Grand Rapids, Michigan has been graced with exceptional art exhibits this year. I recently attended Rodin and the Contemporary Figurative Tradition at Frederik Meijer Gardens & Sculpture Park and was not disappointed.
So who was Auguste Rodin? He was a French artist who worked mainly in bronze cast sculpture from a plaster mold. He lived from November 12, 1840 - November 17, 1917 and his sculptures are known for their realistic depiction of the human form and storytelling. The exhibit touches on four main features in Rodin's sculptures: fragmentation, sensuality, narrative and materiality. All of the works incorporate one or more of these features and create a wonderful dialogue between contemporary artists and Rodin.
My favorite pieces in Rodin and the Contemporary Figurative Tradition highlight fragmentation, a technique frequently employed by Rodin. I like to describe fragmented sculpture as 'Frankensteined.' The artist re-purposes parts not used in previous sculptures to make a new piece. Liz Glynn's Untitled (after Shade) is a prime example. The most interesting detail in Untitled (after Shade) is that the hip of the figure is formed by a face.
Liz Glynn, Untitled (after Shade), 2014, Bronze
Anders Krisár's Untitled, 2014- 2015 uses fragmentation and symmetry to create an expressive sculpture. To me this figure is the healing of a fractured individual. Krisár also hits on the materiality element with the use of polyester resin and polyurethane to create a fleshy appearance.
Anders Krisár's Untitled, 2014- 2015,
Acrylic paint on polyester resin, polyurethane, oil paint, board, wood plugs and screws
Claire McArdle also uses materiality in Torso Ambrosia. The Carrara marble is made to fluctuate between smooth and chiseled, raw, roughness.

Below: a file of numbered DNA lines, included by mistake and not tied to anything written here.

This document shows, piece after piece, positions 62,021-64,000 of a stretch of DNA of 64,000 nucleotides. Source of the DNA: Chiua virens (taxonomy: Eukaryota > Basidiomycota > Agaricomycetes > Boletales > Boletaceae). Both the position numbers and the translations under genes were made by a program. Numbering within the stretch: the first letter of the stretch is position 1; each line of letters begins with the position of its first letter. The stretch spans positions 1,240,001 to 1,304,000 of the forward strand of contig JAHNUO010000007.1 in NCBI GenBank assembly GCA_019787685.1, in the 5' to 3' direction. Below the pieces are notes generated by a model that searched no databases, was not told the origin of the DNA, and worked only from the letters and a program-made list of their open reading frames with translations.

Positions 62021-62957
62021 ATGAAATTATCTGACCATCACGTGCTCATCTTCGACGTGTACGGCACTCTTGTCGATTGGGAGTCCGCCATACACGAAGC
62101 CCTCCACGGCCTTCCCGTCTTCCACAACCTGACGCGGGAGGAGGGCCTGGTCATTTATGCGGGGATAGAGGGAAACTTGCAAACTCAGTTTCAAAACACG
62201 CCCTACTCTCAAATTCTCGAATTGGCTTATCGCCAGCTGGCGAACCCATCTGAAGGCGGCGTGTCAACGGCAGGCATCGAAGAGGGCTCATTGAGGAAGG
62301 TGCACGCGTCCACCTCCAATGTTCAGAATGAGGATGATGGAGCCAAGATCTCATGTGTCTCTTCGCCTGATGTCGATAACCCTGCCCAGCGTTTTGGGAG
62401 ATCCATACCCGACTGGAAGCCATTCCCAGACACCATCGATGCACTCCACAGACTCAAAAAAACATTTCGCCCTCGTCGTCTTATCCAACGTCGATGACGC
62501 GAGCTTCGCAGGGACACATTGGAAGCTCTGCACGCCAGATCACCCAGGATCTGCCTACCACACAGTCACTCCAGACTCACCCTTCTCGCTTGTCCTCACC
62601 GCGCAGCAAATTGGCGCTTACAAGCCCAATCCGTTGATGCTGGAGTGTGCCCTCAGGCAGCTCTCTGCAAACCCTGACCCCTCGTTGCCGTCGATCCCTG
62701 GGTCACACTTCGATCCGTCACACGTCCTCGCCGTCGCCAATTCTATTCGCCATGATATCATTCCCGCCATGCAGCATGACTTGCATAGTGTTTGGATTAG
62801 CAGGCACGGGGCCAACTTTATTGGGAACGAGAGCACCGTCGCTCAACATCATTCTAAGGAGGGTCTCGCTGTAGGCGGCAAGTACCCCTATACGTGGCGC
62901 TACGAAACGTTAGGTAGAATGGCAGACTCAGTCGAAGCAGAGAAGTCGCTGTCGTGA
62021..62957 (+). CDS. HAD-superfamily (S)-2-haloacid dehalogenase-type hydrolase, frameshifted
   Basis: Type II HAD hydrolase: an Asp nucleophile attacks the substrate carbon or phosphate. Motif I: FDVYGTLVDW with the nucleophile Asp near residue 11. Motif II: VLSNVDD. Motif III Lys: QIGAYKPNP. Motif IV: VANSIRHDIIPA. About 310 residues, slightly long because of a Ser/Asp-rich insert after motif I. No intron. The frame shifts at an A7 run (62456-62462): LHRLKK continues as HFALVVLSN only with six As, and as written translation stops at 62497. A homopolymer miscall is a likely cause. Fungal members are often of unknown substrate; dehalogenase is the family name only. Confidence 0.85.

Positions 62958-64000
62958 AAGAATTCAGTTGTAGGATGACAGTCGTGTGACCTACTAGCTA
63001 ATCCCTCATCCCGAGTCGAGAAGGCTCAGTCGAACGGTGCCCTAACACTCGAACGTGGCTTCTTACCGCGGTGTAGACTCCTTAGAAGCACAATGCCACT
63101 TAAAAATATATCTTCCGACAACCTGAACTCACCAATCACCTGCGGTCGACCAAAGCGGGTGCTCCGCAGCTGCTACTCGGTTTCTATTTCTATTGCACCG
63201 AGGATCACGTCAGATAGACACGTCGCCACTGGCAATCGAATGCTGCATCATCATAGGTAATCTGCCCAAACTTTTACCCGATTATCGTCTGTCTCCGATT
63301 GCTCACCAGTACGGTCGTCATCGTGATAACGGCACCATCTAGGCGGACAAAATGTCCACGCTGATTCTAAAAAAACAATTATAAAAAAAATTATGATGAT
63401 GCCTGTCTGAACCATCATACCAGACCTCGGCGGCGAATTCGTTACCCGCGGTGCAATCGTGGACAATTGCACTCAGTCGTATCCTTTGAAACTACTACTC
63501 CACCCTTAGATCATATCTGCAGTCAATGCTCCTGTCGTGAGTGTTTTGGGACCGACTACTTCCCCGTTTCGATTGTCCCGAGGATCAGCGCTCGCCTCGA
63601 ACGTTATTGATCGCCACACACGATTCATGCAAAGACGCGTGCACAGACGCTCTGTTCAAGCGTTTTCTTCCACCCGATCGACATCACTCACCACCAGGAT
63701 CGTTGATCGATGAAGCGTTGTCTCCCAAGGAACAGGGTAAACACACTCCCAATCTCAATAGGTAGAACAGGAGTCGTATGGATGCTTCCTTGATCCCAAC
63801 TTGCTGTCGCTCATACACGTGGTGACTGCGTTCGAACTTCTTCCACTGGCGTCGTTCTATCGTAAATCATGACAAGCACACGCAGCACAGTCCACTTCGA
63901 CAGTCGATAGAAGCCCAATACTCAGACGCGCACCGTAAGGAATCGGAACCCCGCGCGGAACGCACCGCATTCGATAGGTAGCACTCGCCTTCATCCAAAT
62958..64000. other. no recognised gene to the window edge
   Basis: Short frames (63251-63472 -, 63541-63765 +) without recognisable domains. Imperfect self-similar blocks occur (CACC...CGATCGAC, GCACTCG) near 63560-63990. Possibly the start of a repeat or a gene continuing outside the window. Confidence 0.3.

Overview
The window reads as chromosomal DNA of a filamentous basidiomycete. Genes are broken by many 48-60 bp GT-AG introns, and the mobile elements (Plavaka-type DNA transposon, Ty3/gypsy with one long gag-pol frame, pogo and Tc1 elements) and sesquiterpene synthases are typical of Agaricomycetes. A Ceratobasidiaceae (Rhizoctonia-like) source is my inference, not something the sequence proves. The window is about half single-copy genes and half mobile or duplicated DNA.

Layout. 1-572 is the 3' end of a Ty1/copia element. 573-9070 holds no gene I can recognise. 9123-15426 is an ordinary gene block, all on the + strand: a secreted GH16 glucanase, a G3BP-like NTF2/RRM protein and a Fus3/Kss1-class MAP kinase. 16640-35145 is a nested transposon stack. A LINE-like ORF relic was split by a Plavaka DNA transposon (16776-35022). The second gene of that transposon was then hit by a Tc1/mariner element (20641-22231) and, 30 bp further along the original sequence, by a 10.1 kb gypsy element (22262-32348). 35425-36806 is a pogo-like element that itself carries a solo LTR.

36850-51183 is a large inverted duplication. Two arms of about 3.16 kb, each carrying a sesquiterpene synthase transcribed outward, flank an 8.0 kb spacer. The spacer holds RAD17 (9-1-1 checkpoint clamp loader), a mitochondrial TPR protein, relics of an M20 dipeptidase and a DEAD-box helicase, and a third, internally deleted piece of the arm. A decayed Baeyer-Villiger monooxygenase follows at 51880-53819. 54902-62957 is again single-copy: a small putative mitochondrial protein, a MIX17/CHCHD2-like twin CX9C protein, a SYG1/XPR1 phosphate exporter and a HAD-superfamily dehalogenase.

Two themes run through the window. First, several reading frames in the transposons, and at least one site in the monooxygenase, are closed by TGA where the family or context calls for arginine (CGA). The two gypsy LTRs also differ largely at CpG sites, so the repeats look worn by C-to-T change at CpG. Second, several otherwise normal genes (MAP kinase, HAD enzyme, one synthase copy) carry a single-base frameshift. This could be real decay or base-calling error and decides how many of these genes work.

Claire McArdle Torso Ambrosia, 2017, Carrara marble
The next piece that embraces materiality is Rolf Jacobsen's Recovery of Icarus. The texture and appearance of the wood fits so well with the subject that it is difficult to imagine this work in a different medium.
Rolf Jacobsen Recovery of Icarus, 2016, Wood and Gesso
The material is extremely important in incorporating another theme of Rodin's work : narrative. The story of Icarus flying too close to the sun adds a vital layer to the artist's message.
Rodin's Martyr #5, 1885, includes the narrative of a martyr but also oozes sensuality. The musculature and facial expression show a sensuality in death like Bernini's Ecstasy of St. Theresa.
Auguste Rodin Martyr #5, 1885, Bronze
Like Martyr #5, Rodin's The Kiss perfectly exemplifies how the artists communicates an abstract idea like sensuality. The hands of the couple demonstrate sensuality; the viewer can sense the pressure of the hands on the pliable flesh underneath.
Auguste Rodin, The Kiss, cast before 1914, Bronze
The echo of Rodin's use of sensuality is easily observed in Louis Marino's Reflection. The similarity in style starts a dialogue between the two artists about creating sensuality in bronze.
Louis Marino Reflection, 1989, Bronze
Similar to Reflection, Rodrigo Lara Zendejas has a direct conversation with Rodin via Crowd Gate, 2017. He uses replicas of figures in Rodin's Gates of Hell along side his re-imagined features.
Rodrigo Lara Zendejas, Crowd Gate, 2017, Bronze
Rodin and the Contemporary Figurative Tradition creates a wonderful conversation between Rodin and artists working today. Highlighting the ideas of fragmentation, sensuality, narrative and materiality reinforces the strength of Rodin's influence even 100 years after his death. This is an exhibit that should not be missed.